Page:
Miller was hesitant to refer to current market prices as a correction, instead describing it as a “pivot” from one to two years ago when sales were “flirting with records,” because it generally takes a year or two for sellers to capitulate to new market conditions. Supply is also nearly twice as high as it was two years ago and Miller argued that when looking at the rate of housing stock becoming available vs. sales, the borough is generally healthy, even more so than Manhattan.
Breaking price down by unit type, Douglas Elliman reported condos sold for an average price of $1,053,084, down from $1,116,516 this time last year and a median of $830,000, down from $880,000 in Q3 2018. Co-ops had an average price of $637,848 up from $622,021 this time last year, a median of $485,000, up from $475,500. One to three family homes had an average sales price of $1,080,728, down from $1,186,423 this time last year, and median sales price of $880,000, down from $910,000. Luxury homes (top 10 percent) averaged $2,669,402, down from $2,928,380 with a median price of $2,343,851 down from $2,500,000. One to three-family brownstones in the northwest section of the borough averaged $2,410,091, down from $2,999,601 with a median price of $2,240,000 down from $2,750,000.
Breaking stats down by area, Halstead found increases in price from this time last year in North Brooklyn for 1-3 family houses, by an average of four percent to $2,018,453. Co-ops and condos in this area saw a price increase of 13 percent to $1,258,913 which was credited to new development. Co-ops and condos in South Brooklyn saw a two percent bump in median price to $430,000. Average price was unchanged. In the same area, the average price for 1-3 family homes crossed the $1 million mark for the first time. Central Brooklyn saw declines for both housing types.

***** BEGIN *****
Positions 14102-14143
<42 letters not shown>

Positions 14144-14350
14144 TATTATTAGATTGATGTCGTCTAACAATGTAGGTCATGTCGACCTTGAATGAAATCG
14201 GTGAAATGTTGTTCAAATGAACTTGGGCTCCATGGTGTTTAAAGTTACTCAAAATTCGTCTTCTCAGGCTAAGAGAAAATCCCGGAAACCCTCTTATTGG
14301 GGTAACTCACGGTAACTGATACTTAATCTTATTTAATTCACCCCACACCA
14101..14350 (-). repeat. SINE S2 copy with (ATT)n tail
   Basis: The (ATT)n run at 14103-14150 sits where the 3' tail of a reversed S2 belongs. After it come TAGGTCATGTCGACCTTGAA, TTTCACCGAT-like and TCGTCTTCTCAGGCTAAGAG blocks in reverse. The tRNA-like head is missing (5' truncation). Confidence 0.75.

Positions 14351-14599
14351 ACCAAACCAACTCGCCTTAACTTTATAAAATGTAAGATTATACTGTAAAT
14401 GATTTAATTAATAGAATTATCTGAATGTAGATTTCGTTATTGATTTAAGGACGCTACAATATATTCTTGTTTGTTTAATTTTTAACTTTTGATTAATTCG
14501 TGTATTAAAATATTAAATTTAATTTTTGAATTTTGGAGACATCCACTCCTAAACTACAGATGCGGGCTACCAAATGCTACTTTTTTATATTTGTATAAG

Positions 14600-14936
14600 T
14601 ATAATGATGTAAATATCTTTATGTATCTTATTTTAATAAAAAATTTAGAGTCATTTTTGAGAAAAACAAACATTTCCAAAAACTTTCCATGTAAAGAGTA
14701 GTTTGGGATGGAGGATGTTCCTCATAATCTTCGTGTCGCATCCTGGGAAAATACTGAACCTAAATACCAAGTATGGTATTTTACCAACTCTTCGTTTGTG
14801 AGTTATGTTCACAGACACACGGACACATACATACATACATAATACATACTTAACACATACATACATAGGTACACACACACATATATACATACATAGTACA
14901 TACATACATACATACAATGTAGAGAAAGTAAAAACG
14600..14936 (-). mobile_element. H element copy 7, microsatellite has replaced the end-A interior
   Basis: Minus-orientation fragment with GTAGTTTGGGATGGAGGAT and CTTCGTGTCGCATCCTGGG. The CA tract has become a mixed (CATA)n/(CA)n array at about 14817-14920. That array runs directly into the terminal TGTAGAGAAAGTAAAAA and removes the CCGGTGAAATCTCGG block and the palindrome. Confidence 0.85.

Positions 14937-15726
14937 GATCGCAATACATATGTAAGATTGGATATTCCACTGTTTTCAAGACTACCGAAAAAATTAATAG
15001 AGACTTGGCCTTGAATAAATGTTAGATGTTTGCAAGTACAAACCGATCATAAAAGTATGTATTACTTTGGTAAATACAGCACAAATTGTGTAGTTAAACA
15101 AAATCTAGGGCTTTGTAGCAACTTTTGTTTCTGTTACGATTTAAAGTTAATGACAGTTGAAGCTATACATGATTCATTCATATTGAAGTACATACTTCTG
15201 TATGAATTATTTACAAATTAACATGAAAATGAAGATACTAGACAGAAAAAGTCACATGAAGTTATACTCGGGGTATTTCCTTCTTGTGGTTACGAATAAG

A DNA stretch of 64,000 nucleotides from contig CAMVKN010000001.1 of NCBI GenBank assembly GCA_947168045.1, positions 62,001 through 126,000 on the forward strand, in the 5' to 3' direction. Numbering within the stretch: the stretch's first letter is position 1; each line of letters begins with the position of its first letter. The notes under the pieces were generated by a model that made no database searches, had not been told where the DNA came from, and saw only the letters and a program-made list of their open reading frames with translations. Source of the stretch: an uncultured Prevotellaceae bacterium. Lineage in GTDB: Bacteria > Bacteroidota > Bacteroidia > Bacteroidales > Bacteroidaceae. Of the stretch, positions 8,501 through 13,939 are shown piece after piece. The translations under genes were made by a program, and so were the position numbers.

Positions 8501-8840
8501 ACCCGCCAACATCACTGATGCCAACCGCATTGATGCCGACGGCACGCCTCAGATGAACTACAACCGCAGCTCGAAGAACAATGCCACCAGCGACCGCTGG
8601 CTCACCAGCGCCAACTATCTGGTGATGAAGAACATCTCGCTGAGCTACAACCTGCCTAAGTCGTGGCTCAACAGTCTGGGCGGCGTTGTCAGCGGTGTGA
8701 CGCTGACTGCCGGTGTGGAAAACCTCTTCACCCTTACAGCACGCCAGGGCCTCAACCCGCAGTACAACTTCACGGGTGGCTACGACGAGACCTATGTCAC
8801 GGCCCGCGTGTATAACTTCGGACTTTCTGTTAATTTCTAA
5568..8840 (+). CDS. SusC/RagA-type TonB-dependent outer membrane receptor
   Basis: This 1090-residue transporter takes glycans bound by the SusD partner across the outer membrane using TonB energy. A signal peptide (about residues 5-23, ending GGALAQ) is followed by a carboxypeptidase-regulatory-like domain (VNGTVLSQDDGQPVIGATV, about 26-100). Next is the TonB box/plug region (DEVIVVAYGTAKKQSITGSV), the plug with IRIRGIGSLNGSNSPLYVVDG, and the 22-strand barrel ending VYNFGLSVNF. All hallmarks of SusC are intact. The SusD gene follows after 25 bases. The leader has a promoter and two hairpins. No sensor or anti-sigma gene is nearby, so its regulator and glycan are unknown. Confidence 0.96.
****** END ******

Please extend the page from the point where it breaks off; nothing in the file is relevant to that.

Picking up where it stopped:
The rental market in the borough, meanwhile, paints a much rosier picture for landlords, with median rents at $3,000, up 5.3 percent from this time last year. Rental price per square foot rose 3.4 percent to $48.40. This brings the net median effective rent, which includes concessions, to $2,915, a 6.2 percent bump. The number of new leases has also gone up by 8.7 percent to 1,506, Douglas Elliman reported, with declining inventory and an unchanged amount of time listings spend on the market (26 days.) Concessions are on the decline (34.6 percent down from 43.1 percent) or the equivalent of 1.4 months of free rent.